Just wondering, have you attended HBS or CBS? Have you recruited for MBB? I’m a current CBS student, about to graduate in May, and I and many of my friends have had 0 problems recruiting for MBB while at CBS. We had 60/50/50 people interviewed for full-time associate roles (not even counting the scores of people who interned and received offers) at MBB. If you do a good job at case interviews, usually MBB will hire you out of a core school. The official McKinsey line is that for core schools like CBS and HBS yearly hiring numbers are merely a function of how many candidates are good fits for the company rather than a specific quota from that school.

  • Al

    I don’t understand people’s obsession with the argument of “would student’s choose x over y” when talking about rankings. These rankings are not meant to be a reflection of what students would choose, but are meant to be a reflection of whatever elements the authors believe to be important to an MBA. If Prestige is what is important to you, then look at a prestige ranking, don’t look at an FT/US news/Bus Week etc ranking that models salary, international student %, international faculty %, women to male balance etc. If you don’t think these elements add value to an MBA then just filter them out (you can custom rank the FT ranking) or have a look at prestige rankings.

    These are NOT “student choice rankings”, if they were, then I agree that they would look different.

    You accuse editors of being in love with metrics, but prestige and student choice are also metrics and it seems you are more in love with “prestige” (which is what seems to drive most students) than more varied metrics. Fair enough, but don’t bash rankings because they don’t reflect the metrics you personally find important.

  • AnalyzeThat

    I have interviewed with MBB but was denied due to lack of preperation. I am also attending hbs in 2015. I’m having a hard time figuring out what your point is. Are you saying that hbs and cbs students both have similar chances at receiving a job from MBB? If so, I can’t say that I disagree.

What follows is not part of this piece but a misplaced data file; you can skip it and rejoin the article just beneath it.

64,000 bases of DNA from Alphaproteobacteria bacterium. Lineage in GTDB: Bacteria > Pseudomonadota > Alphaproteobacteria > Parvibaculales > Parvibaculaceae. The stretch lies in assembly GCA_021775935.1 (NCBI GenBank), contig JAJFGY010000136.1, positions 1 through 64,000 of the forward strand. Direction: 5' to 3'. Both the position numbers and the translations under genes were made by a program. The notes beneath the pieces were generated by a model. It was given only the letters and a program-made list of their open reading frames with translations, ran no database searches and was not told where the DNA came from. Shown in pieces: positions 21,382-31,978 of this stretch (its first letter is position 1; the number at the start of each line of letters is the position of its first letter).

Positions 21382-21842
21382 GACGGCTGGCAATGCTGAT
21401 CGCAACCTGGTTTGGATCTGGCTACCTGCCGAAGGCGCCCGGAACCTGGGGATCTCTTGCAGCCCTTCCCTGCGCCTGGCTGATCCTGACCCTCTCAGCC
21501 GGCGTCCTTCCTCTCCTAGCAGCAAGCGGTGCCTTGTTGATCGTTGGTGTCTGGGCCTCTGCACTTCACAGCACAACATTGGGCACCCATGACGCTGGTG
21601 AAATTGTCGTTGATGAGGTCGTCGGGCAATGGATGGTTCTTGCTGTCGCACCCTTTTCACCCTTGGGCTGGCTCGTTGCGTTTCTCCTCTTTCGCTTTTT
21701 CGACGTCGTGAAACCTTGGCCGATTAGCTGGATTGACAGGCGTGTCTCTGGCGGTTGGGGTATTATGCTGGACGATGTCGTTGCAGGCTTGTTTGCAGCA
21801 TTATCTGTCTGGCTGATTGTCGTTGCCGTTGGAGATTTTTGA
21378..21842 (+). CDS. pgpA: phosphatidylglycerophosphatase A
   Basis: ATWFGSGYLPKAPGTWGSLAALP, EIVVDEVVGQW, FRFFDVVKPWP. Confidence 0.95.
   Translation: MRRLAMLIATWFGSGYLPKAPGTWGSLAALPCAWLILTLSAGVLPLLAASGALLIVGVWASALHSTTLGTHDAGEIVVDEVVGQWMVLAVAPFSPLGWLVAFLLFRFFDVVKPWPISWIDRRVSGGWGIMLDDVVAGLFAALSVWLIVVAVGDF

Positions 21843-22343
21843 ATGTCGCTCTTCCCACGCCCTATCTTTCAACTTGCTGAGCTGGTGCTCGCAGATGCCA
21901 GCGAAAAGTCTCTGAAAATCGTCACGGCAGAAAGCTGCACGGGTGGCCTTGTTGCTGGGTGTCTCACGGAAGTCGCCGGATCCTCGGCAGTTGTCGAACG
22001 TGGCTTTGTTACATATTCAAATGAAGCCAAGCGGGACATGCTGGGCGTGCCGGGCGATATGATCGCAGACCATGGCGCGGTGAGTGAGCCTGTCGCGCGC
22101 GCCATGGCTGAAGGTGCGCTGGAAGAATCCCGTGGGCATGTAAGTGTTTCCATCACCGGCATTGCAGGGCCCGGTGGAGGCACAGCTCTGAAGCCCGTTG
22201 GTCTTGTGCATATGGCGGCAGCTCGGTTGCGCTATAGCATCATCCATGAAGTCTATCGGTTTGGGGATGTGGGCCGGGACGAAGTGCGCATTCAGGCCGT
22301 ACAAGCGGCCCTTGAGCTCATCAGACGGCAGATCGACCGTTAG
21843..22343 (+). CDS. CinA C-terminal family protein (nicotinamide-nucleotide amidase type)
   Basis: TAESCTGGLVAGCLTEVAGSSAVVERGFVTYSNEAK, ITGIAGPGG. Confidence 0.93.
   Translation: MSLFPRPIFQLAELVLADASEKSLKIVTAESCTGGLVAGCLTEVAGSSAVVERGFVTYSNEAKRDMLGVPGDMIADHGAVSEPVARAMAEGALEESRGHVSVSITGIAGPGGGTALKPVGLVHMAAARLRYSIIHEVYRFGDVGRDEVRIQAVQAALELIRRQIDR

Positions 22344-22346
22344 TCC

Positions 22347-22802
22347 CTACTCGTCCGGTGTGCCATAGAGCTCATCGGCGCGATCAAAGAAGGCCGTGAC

My main point was simply that most students would choose hbs over cbs, even if they desired a lifetime career in consulting at mbb.

  • hbsguru

    sure, but we are getting into never-never land. Prestige itself is a summary of the issues you note and many more, so it is not like there are two universes, one based on some sui generis IDEA like “Prestige,” which is bling, and bold names and spreads in fashion magazines, and the other universe of MERIT based on scholarship, and international women in attendance, and I guess, salaries (altho that is beginning to sound like prestige). By your thinking, why make a list at all, just list schools alphabetically and break out for each school, many metrics: internationals, women, majors, areas of concentration, special programs, etc.? I agree that info is valuable, and also readily available–all over the internet at this point. The value of a list is to sort thru that, and help users gain some perspective about what most people think (including other students and employers, who are former students) which can get camouflaged by too much micro data. In the bad old days, when I was applying to college, the only data that existed was provided by the colleges themselves, and highly self-serving. There were no lists, just a book with a page describing each college. It was in alphabetical order. Sure you had some idea that Yale College was better than East Overshoe U, but there was a whole muddled middle. USNEWS arose, in the 1980s or so (not sure, anyone?) to solve that problem by adding perspective about student experience, dropout rates, costs, etc. etc. Yup, USNEWS itself has given birth to its own shortcomings, as do most successes, but overall it is a very good thing. Why not just add the USNEWS rankings to YOUR list, as another “metric” to consider?? Hard to fight with the notion of more information being better, and USNEWS list is valuable information, although for reasons you note, it might not be the one-stop cure to making a decision.

  • responsiblemanagers